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This question is about using getter methods of a singleton object in worker threads. Here is some pseudo code first:

// Singleton class which contains data
class MyData
{
    static MyData* sMyData ;

    int  mData1[1024];
    int  mData2[1024];
    int  mData3[1024];

    MyData* getInstance()
    {
        // sMyData is created in the very beginning.
        return sMyData ;
    }

    void getValues(int idx, int& data1,int& data2,int& data3)
    {
        data1 = mData1[idx];
        data2 = mData2[idx];
        data3 = mData3[idx];
    }

    int* getData1()
    {
        return &mData1[0];
    }
}

class MyThread
{
    void workerMethod()
    {
        MyData* md = MyData::getInstance();

        int d1,d2,d3;
        md->getValue( 12, d1,d2,d3 );

        int* data1 = md->getData1();
        d1 = data1[34];
    }
}

Now as you see I have some getter methods (all read-only), MyData::getInstance(), MyData::getValue() and MyData::getData1(). The 1st question is how thread-safe these methods are ?

Since they are often-called methods, protecting those methods with mutex is something I am trying to avoid.

The 2nd question is: what is the suggested way of reading data from central sources in a multi-thread application, especially in worker methods.

Thanks !

Paul

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5 Answers

up vote 5 down vote accepted

Provided that no other thread will try to write to the data in your singleton object, you don't need to protect them: by definition, multiple readers in the absence of a writer is thread-safe. This is a common pattern where the program's initialization code sets up a singleton, which is then only read from by worker threads.

However, if any thread ever writes to this data while others are reading from it, you must protect it in some way. If you have lots of readers and only the occasional writer, it is worth considering some sort of "read-write" lock, which allows multiple readers in the absence of any writers.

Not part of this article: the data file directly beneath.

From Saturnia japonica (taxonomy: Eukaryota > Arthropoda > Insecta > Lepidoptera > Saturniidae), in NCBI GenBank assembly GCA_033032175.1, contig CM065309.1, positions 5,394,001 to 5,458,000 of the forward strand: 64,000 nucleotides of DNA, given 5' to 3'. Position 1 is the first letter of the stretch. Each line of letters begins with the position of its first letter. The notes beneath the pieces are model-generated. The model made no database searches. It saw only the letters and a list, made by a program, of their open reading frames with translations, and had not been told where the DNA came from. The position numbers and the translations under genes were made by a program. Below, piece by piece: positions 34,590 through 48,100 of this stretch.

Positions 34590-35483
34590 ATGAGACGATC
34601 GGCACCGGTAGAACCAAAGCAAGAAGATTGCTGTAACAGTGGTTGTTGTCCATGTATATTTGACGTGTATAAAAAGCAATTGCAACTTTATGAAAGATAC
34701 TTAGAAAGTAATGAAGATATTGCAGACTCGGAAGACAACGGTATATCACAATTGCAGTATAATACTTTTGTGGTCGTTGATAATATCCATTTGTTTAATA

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You do NOT need to lock just because of witting. You only need a lock if the write is non atomic. An integer write is atomic. If something must write 2 integers to maintain a consistent state then you will need a lock to make sure both are updated before anybody reads the object. –  Loki Astari Nov 7 '08 at 14:58
    
Int assignment isn't guaranteed to be atomic... –  user23167 Nov 7 '08 at 17:38
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It is not possible to tell if this could is threadsafe. If the data is initialized during object creation and never changes than this will run correctly. If you are mutating the underlying data through other methods then the readers will have to perform some sort of synchronization against the writers, there is no way around that.

Depending on exactly what you are doing you might be able to use something lighter weight than a mutex, such as atomic updates synchronize commands, or using reader-writer locks, but without knowing more about what you are doing it is impossible to tell.

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Your methods are okay, but you have two major problems.

First, MyData::getInstance() should be static and does not create an instance. In order to minimize mutex usage, you should check out the double checked lock.